Hozenji: The Sentimental Alley of Osaka *RERUN
Hozenji lies just behind Dotonbori, Osaka's bustling downtown area with its dazzling neon lights. This is where you can find a "deeper side" of Osaka. A confined temple known for Mizukake Fudoson, a local deity. About 60 one-of-a-kind restaurants and bars line a cobbled alleyway. It is said that this town started in the Edo period, with stalls and teahouses catering to pilgrims going to the Hozenji Temple. Regular barflies come out nightly to their favorite watering holes. Young cooks who do their training in a sanctuary for chefs. We take a look at traditional Osaka cuisine. Welcome to Hozenji, a town where people live a life of esprit.

Mizukake Fudoson

"I'm counting on you, Mr. Buddha." Mizukake Fudoson is a Buddhist guardian deity that is believed to grant wishes, when people splash water over it. It is a symbol of Hozenji. Built more than 100 years ago, people began to splash water onto the Buddhist idol about 80 years ago. The water splashing ritual is said to have started when one woman's wish came true. Today, inhabitants of the town make a wish every morning and evening. On a busy day, up to 1,000 people come to pray to the idol.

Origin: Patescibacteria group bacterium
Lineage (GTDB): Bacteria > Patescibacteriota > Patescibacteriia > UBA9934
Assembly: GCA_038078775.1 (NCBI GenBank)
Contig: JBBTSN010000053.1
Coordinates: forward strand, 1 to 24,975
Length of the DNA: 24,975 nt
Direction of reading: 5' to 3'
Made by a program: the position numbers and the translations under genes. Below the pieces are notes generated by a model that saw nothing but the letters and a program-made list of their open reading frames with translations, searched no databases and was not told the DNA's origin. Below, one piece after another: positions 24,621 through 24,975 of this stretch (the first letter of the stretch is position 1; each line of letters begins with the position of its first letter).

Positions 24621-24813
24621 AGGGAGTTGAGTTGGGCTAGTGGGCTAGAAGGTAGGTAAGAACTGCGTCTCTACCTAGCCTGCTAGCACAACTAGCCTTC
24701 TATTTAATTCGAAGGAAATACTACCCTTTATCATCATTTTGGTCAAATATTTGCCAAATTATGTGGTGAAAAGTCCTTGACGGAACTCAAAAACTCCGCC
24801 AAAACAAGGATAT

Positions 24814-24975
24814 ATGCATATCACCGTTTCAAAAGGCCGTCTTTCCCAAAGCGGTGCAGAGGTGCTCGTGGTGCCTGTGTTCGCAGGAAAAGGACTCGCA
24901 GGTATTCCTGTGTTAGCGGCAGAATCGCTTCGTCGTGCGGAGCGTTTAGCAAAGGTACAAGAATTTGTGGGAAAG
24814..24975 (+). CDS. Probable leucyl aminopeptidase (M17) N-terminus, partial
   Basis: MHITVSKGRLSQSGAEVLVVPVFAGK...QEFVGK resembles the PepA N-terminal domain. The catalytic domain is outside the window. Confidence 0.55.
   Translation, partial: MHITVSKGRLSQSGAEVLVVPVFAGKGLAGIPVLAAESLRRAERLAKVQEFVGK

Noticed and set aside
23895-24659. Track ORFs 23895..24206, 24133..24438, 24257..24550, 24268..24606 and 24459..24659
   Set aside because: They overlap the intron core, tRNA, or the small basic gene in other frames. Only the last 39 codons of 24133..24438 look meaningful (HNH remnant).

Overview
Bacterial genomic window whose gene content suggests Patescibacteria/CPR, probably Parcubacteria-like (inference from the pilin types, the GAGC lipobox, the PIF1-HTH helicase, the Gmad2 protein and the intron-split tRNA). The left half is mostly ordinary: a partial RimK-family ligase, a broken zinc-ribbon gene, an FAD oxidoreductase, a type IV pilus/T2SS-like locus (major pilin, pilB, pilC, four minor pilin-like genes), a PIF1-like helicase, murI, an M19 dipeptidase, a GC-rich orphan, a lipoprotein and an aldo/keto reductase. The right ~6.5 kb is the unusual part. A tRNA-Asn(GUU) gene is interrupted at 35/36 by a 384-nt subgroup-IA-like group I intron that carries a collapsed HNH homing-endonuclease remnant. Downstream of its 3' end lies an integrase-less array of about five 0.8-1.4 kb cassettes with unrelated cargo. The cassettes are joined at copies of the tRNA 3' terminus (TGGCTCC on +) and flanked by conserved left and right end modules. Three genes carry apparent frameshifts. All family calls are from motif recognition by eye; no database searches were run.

A Sanctuary for Chefs

Hozenji is a sanctuary for chefs who are looking for a place to get experience. Through the strict training, they learn the ways of a cook, and eventually become a full-fledged food master. The training is all about learning the "spirit of hospitality," rather than just the techniques of cuisine. The essence of the culinary way is learned through the cleaning of the restaurant front, and welcoming and seeing off guests.

Behaving as Adults

Hozenji is a mature town full of unique establishments. A certain bar that has been open for half a century does not serve unruly guests. Anyone is welcome regardless of age or nationality, as long as they can drink and behave. But any unrefined customers who cannot are kicked out. Such standards required of the guests are in fact what give the bars the friendly quality.